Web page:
I think my back was hurting because I was exagerating the forward position and it overstressed my back. When I went to A-Basin yesterday it wasn't that bad but I could still feel my lower back getting tired. And the good news is that I am getting the quad burn back as I focused on not coming up and staying flexed the whole time.

So I guess the good news is now I can enjoy both the lower back and quad burn together when I finally start to get the staying forward and staying flexed the whole time. :P

Anyway, I really tried to push myself hard yesterday on staying forward, staying flexed and pulling both feet back at the release. I did the flapper drills on the flatter areas and I thinked that was helping get that feeling going. I had been focusing on pulling just the free foot back. I definitely felt like I got better at that. I had to push it because I won't get back out to ski for another 2 weeks.

I will post the video tonite.

Thanks for everyones input! Great way to improve, post video, get feedback and try again!

David
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Re: Questions

Postby jclayton » Mon Mar 01, 2010 8:41 am

David ,
realistically you will need to do some work on your lower back area but the whole area or "core" . Personally , after a lifetime of all kinds of excercise and sports , mainly martial arts , swimming , running and windsurfing , Pilates is the best for this by a margin . As always ( vis a vis our search for good ski teaching ) you will have to find a good teacher or school , there is always a range in quality and with this system a good eye is most important . ( we've heard that before ).
Depending how much excercise you have done it will take some months to get results . You are probably familiar with the system , it is quite well publicised , but I thought I had pretty good lower body strength and this system showed up many weaknesses and misalignments .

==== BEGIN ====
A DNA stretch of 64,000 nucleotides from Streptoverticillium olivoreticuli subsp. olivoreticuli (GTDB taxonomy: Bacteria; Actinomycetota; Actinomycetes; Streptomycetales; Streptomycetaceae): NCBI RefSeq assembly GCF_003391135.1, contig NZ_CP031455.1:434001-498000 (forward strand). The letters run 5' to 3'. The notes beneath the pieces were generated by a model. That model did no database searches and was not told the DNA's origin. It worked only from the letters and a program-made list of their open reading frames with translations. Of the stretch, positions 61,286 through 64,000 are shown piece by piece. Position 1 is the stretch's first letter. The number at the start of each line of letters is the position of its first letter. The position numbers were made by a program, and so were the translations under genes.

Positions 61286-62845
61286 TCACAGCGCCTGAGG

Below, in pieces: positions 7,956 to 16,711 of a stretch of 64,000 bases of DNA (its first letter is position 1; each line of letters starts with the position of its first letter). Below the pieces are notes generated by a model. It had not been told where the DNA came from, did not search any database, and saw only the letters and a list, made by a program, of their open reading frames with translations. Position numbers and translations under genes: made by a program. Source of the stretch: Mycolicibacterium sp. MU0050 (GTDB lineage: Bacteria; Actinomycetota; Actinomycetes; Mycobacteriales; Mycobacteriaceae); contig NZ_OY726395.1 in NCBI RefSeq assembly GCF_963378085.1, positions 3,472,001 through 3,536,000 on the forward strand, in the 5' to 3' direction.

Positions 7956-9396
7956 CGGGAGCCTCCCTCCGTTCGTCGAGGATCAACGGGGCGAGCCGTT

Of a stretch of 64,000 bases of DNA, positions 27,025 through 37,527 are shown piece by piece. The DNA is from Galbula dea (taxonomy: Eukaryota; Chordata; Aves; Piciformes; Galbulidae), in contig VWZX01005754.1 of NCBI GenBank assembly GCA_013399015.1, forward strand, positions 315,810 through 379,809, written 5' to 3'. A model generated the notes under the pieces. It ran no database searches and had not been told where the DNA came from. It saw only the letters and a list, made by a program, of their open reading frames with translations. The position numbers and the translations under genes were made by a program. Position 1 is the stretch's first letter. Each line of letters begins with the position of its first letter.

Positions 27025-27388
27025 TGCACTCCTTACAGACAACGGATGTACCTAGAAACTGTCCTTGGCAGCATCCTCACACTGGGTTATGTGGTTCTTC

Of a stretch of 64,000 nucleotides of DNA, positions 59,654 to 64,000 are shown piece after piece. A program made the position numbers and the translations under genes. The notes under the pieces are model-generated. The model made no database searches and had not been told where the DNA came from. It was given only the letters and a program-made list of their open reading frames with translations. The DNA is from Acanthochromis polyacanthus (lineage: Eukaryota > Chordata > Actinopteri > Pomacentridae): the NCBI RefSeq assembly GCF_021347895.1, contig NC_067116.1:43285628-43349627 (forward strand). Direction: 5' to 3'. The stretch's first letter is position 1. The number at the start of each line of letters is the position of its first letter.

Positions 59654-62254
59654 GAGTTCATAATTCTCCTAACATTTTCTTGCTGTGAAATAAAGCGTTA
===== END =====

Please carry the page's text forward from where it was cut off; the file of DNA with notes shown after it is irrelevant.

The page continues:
Another point , check out the posts on hip alignment , it will be more of a strain if you are bending sideways without the hip accompanying . Though it might be a bit early to work on this .

That section of Keystone is quite steep , you looked pretty comfortable and in control .
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Re: Questions

Postby dbntina » Mon Mar 01, 2010 11:02 am

Jclayton that is so true. I always thought I had a pretty decent core from all my athletics growing up and with my workouts. I am an extreme workout guy. I have powerlifted, BJJ, yoga, crossfit circuits, running, marathons, etc. But I definitely have not had that kind of fatigue in my lower back so it definitely tells me I need to focus a lot more on my core and it sounds like Pilates is the way to go. So much to do and so little time....

Anyway, thanks for the feedback and encouragement. I have some clips where I hiked over to the long chute on the backside of A-basin and tried to ski down that yesterday and I watched them and laughed my butt off. I will post that, talk about jacked up. It looked so flat and smooth from the chairlift, I told my wife I am gonna try that I know I can do that. She went across the bottom and waited with the camera. I looked down from the top and couldn't figure out where the run was because all I saw was bumps everywhere. Anyway its pretty funny. But at least I tried....it was worth it just for the laugh watching it afterwards.

Then another nice slide on columbine when a snowboarder cut in front of me and I tried to go around and slid head first for a while and stopped 5 feet in front of the chairlift pole.

Anyway, I feel like I improved alot but I ending up falling quite a bit. I will post tonite.

David